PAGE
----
You might not like what Andrew Orlowski has to say but as he says “ the tech sector is long overdue a correction- Kick back and watch creative destruction do its thing”. Don’t worry. Be happy. But a correction is due and it has already arrived with VC backed projects having lost half their value this year according to Pitchbook which tracks private company valuations. He highlights the BS that surrounds tech raises and valuations when most of the companies are not really disruptors or even tech companies just same old, same old with a jazzy front end. One of the potential big losers here is Swedish outfit Klarna whose founder was predicting a world takeover of the banking systems less than a year ago on the back of a buy now pay later application. Klarna’s value has fallen close to 35% this year already. Others will follow as I have long predicted and the alternatives will not be pretty. Down rounds, Fire sales and bankruptcies. Watch this space.
Bankruptcy Boom: A storm is coming
The Telegraph is right to point out that as Covid support is withdrawn insolvencies will increase. Hardly surprising as some of the borrowers under Sunak’s give aways were fraudulent accidents waiting to happen. God know how much money he wasted. In any case this points out that the same thing is happening in more or less every advanced economy. Hopefully this will lead like a good hot vindaloo to a good clear out. In the US, UK and the Eurozone we have been living with Zombie companies for too long being kept alive by next to zero interest rates with the mainstream banks not having either the appetite or internal expertise to address the problem. A combination of higher interest rates and risk aversion will force lenders hands. About time to but it won’t be pleasant.
Apple enter Buy Now Pay later field.
Along goes the galloping herd in to the latest fad although I don’t see the clear business rationale. As mentioned above Kalrna’s value has dropped sharply over the last half year and now you see the reason why. It really isn’t that difficult to conjure up an app that looks after simple installment credit agreements. There is no barrier to entry so everyone piles in like the proverbial lemmings. We do not know whether Apple will introduce its service in the UK whose regulators are sensibly looking at the social implications of providing yet another way of allowing people who can’t afford it to spend money that they don’t have. In any case there is enough competition here with Revolut, and a few others including the large players also developing products. No one under the age of 60 has worked in a serious inflationary environment. When it comes to either paying your rent or the instalments for those new trainers to some BNPL lender some of that debt may well be uncollectable. Is there enough in the margins to cover the risk. Seems we might soon find out.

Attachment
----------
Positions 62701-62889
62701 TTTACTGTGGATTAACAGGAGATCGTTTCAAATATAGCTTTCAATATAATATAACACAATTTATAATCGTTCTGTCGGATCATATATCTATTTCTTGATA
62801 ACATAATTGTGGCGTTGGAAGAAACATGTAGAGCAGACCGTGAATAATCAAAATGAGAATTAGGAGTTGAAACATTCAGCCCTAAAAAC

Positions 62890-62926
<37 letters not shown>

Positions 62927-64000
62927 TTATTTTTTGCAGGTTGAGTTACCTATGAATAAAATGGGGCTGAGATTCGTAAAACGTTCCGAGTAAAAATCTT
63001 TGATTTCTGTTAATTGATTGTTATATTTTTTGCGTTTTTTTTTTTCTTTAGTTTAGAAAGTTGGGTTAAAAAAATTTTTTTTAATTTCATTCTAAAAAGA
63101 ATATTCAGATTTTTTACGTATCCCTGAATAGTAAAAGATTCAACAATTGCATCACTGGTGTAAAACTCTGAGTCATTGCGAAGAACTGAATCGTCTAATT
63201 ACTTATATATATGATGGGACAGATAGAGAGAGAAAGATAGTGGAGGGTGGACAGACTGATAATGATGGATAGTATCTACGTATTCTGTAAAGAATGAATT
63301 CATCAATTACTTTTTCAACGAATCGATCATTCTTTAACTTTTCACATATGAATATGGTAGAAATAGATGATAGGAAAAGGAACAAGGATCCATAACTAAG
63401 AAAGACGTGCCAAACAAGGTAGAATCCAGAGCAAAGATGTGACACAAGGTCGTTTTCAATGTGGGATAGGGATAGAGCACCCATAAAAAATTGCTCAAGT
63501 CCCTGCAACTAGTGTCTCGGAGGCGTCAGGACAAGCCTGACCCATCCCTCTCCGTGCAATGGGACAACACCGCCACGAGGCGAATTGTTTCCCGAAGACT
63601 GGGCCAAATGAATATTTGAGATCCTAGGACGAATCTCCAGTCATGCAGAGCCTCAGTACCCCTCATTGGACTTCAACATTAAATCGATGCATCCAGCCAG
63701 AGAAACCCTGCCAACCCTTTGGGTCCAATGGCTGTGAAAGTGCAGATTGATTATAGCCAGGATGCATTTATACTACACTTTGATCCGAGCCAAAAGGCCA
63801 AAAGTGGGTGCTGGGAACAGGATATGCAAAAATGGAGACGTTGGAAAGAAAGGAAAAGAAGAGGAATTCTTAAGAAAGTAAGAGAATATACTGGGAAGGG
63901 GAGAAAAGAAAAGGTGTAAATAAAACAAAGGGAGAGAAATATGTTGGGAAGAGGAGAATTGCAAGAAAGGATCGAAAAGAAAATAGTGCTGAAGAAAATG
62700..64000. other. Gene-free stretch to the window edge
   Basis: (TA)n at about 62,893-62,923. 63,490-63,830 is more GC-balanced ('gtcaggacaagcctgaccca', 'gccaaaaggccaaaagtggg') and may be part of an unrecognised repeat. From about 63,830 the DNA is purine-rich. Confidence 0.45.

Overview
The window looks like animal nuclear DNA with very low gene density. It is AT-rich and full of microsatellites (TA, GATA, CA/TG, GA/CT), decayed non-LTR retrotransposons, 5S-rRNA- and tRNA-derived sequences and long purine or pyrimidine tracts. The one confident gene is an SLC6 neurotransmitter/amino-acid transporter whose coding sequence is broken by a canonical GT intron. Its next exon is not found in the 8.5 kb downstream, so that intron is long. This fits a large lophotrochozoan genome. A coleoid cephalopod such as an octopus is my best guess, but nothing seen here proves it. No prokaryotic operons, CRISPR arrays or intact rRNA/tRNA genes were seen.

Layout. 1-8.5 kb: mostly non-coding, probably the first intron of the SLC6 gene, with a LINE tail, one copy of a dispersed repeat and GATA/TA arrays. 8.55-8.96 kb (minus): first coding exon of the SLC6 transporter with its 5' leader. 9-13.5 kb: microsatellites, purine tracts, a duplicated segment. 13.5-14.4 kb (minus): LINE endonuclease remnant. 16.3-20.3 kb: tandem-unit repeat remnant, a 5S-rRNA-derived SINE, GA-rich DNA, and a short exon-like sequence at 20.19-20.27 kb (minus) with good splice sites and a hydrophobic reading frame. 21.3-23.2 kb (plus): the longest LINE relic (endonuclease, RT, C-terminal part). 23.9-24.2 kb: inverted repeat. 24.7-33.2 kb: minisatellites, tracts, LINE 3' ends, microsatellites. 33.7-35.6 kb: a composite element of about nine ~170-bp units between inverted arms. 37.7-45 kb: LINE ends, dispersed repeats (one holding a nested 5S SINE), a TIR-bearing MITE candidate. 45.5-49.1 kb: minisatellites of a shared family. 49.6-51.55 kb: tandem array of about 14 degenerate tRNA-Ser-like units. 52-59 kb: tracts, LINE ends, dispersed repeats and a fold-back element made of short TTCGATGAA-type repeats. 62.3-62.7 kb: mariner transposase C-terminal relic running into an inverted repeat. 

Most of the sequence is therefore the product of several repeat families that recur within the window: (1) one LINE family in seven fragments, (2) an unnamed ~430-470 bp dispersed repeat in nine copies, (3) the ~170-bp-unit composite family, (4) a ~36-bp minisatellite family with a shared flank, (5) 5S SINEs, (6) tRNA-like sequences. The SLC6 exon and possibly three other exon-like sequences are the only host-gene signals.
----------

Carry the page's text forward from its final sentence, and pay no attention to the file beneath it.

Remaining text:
Howard Tolman is a well-known banker, technologist and entrepreneur in London,We have a self imposed constraint of 3 news stories per week because we serve busy senior Fintech leaders who just want succinct and important information. For context on Alt Lending please read the Interview with Howard Tolman about the future of Alt Lending and read articles tagged Alt Lending in our archives.
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